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Labriola on Woodson's analysis being spot-on

LATROBE, Pa. – Ready or not, here it comes:

• "I can't remember the last time that they had a playmaker on the defensive side," Rod Woodson said during a mid-June appearance on NFL Network. "(Ryan) Shazier was going to be that guy, and unfortunately, he got hurt, but I'm just trying to figure out who it's going to be. The last time I've seen a playmaker on that side, Troy Polamalu was suited up for the Pittsburgh Steelers.

• "At the end of the day, when they lose their game against Jacksonville, 42-45, your defense is a concern," Woodson added. "And I can't remember the last time they had a playmaker on the defensive side. Shazier was gonna be that guy, and he unfortunately got hurt. The last time I've seen a playmaker on that side, Troy Polamalu was suited up for the Pittsburgh Steelers. They need to find somebody. Who is gonna make a big play for this football team in critical situations when you have to have it for the defense.

• "That's my concern for them," Woodson concluded. "Can they find a guy? Did they draft a guy this year? Is one of the new guys coming in going to be that guy? Who is going to be a leader to take charge of that defense to make the players what they need to be?"

• This might come across as harsh, come across as the musings of a disgruntled former player, but Rod Woodson is not one of those. He's proud to have played for the Steelers organization, and he's proud that his Hall of Fame career began in Pittsburgh when Chuck Noll was the coach and Dan Rooney was the team president. That said, his opinion is spot-on.

• Training camp opened for the Steelers two days ago, and the hitting begins tomorrow. And while there are countless issues to be resolved, roster spots and roles to be earned, nothing might turn out to be as pressing as doing what Woodson was talking about.

• Finding a playmaker on defense.

• Woodson didn't specify, but based on the position he played and the way he played it, I'm guessing he was referring to a certain type of playmaker because Cam Heyward and Stephon Tuitt and T.J. Watt each are playmakers in their own right. But because Woodson is in the Pro Football Hall of Fame as a cornerback/safety who finished his great career with 71 interceptions, 12 of which he returned for touchdowns, the kind of playmaker I believe he was referencing was a defensive back who can make plays on the football.

• Which is something the Steelers haven't had, as Woodson pointed out, since Troy Polamalu was in his prime.

• Last year, the Steelers finished with 16 interceptions, but only 11 of those came from defensive backs, and only Sean Davis (three) and Mike Hilton (two) finished with more than one.

• The Steelers set a franchise record and led the NFL with 56 sacks last season, and that kind of pressure on the quarterback should result in more quick throws, more hurried throws, more opportunities for interceptions.

• But in the last 20 years, which includes all of Dick LeBeau's second stint as the team's defensive coordinator, the most interceptions by a Steelers defensive back in a season is seven, which was turned in by Troy Polamalu in both 2008 and 2010. In the other 18 seasons, the most interceptions by a Steelers defensive back was five – by Polamalu in 2004, and by Dewayne Washington in both 1998 and 2000.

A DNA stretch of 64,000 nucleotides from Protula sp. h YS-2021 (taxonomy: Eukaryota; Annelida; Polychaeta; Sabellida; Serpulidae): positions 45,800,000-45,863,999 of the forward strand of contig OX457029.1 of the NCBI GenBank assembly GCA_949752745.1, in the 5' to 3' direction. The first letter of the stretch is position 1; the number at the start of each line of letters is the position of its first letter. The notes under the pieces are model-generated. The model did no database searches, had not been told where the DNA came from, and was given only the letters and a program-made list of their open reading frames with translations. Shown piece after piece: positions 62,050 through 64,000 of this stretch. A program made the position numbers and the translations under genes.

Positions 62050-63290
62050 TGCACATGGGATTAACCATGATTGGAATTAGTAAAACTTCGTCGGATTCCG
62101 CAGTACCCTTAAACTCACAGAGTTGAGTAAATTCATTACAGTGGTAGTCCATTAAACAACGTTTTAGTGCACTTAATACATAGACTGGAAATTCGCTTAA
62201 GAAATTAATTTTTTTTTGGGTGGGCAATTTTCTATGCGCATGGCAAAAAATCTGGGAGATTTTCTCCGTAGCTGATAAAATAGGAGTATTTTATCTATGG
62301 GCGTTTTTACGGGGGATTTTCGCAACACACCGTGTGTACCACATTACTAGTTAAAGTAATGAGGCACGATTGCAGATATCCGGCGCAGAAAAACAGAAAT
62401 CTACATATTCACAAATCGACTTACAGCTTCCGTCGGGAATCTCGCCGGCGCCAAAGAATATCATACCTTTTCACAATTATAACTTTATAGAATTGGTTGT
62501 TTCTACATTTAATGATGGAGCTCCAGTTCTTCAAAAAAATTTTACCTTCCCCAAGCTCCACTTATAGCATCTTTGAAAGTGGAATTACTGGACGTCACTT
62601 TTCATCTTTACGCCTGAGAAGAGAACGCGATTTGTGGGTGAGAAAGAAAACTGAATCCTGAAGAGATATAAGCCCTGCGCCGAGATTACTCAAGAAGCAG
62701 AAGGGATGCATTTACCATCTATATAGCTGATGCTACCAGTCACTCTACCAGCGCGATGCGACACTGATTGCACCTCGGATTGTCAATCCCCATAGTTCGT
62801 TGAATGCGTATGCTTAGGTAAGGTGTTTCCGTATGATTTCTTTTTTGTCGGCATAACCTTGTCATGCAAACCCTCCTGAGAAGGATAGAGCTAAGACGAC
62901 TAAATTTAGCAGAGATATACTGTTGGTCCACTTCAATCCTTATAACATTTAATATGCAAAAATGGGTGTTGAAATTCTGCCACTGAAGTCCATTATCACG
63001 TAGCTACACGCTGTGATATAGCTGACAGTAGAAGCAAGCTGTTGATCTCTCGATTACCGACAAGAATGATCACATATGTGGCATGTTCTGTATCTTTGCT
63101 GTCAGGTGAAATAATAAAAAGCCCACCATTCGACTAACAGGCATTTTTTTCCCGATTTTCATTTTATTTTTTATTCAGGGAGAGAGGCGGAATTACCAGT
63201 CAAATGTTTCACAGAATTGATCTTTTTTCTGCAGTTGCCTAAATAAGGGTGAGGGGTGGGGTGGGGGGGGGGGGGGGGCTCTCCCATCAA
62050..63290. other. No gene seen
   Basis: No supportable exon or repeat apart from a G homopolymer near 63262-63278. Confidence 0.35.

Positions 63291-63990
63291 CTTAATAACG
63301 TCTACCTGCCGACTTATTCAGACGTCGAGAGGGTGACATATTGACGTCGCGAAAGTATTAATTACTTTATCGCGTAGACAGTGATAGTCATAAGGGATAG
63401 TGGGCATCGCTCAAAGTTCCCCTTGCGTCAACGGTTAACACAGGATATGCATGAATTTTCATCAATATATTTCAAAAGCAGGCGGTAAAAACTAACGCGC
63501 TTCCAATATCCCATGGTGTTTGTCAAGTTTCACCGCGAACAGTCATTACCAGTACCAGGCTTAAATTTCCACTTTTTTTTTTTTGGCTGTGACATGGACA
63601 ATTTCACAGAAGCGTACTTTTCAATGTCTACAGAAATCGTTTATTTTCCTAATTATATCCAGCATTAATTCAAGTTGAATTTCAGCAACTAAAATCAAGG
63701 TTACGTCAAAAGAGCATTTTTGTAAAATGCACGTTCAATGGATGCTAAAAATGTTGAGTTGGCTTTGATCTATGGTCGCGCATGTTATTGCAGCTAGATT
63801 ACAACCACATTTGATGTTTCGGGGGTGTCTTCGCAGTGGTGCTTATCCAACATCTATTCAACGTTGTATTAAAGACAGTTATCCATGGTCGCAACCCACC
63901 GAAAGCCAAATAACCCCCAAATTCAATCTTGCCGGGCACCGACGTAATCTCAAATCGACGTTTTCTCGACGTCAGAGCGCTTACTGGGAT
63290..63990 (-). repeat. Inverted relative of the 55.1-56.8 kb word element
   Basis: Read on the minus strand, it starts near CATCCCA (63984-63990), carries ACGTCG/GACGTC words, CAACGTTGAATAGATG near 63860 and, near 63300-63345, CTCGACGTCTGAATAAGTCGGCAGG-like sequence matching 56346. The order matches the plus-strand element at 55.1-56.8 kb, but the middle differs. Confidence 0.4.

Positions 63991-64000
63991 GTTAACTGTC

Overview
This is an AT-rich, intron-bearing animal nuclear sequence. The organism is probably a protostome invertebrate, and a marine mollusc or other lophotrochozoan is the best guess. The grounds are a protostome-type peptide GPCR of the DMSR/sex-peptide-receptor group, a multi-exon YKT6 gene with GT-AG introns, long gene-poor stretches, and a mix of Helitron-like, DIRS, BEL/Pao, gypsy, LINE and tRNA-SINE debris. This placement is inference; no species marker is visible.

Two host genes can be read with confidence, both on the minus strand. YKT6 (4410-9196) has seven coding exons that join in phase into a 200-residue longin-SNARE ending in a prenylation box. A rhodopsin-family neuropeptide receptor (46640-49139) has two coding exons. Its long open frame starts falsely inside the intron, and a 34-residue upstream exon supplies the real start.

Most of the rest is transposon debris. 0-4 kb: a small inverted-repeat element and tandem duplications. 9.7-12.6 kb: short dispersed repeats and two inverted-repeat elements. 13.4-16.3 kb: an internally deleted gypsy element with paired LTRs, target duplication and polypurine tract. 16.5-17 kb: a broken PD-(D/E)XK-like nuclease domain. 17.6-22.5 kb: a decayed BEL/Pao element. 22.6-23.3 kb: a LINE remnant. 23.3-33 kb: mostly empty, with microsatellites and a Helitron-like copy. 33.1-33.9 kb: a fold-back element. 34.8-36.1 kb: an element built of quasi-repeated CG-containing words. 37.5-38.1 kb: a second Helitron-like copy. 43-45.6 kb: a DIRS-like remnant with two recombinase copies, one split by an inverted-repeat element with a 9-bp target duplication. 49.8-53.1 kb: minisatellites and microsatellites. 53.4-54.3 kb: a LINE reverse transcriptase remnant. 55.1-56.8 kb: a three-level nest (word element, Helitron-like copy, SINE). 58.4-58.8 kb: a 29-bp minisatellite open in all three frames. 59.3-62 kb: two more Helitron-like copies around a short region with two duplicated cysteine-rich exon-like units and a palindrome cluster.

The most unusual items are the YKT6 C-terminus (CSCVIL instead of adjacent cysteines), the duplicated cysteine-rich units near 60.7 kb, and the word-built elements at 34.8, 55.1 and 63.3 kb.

• In terms of potential candidates to fill such a role, the first guy to come to mind is Joe Haden, a veteran former No. 1 pick who still has the skills befitting a player drafted where he was. Haden has 20 interceptions in 101 career NFL games, with his best season being the six he recorded in his rookie year of 2010. That was some time ago, but Haden also has recorded seasons of three or more interceptions five different times in his first eight NFL seasons.

• Even though Haden didn't join the team last summer until the night before the preseason finale, he had a solid year, as evidenced by the fact he was among the league leaders in having opposing quarterbacks avoid his side of the field. If this continues into 2018, that may lessen Haden's chances, but it then would increase Artie Burns'.

• Burns came to the Steelers as a No. 1 pick in 2016, and in his final season at Miami, he had six interceptions. He followed that up with three interceptions in nine starts for the Steelers as a rookie, which indicated he has the kind of skills that can make him a consistent interceptor of the ball. Burns' production fell off last season, but he just turned 23 on May 1. Burns also got off to a good start here during the camp's first practice when he cut under a sideline route run by Antonio Brown and intercepted a pass thrown by Ben Roethlisberger.

• Davis and Hilton both will be counted upon to be productive in this area once again, and rookie Terrell Edmunds posted six interceptions over his final two college seasons at Virginia Tech. Cam Sutton had seven interceptions during his college career at Tennessee.

• Haden, Burns, Davis, Hilton, Sutton, and Edmunds all again will see significant playing time in the secondary, and while none of them are Woodson-esque in their ability to intercept passes, they all seem to have more to offer in that area than, say, Ike Taylor.

• The foundation of their ability to deliver on that potential will be laid here, and then whether they deliver come the regular season will end up being a critical issue for this particular Steelers defense throughout 2018. Just as Rod Woodson said.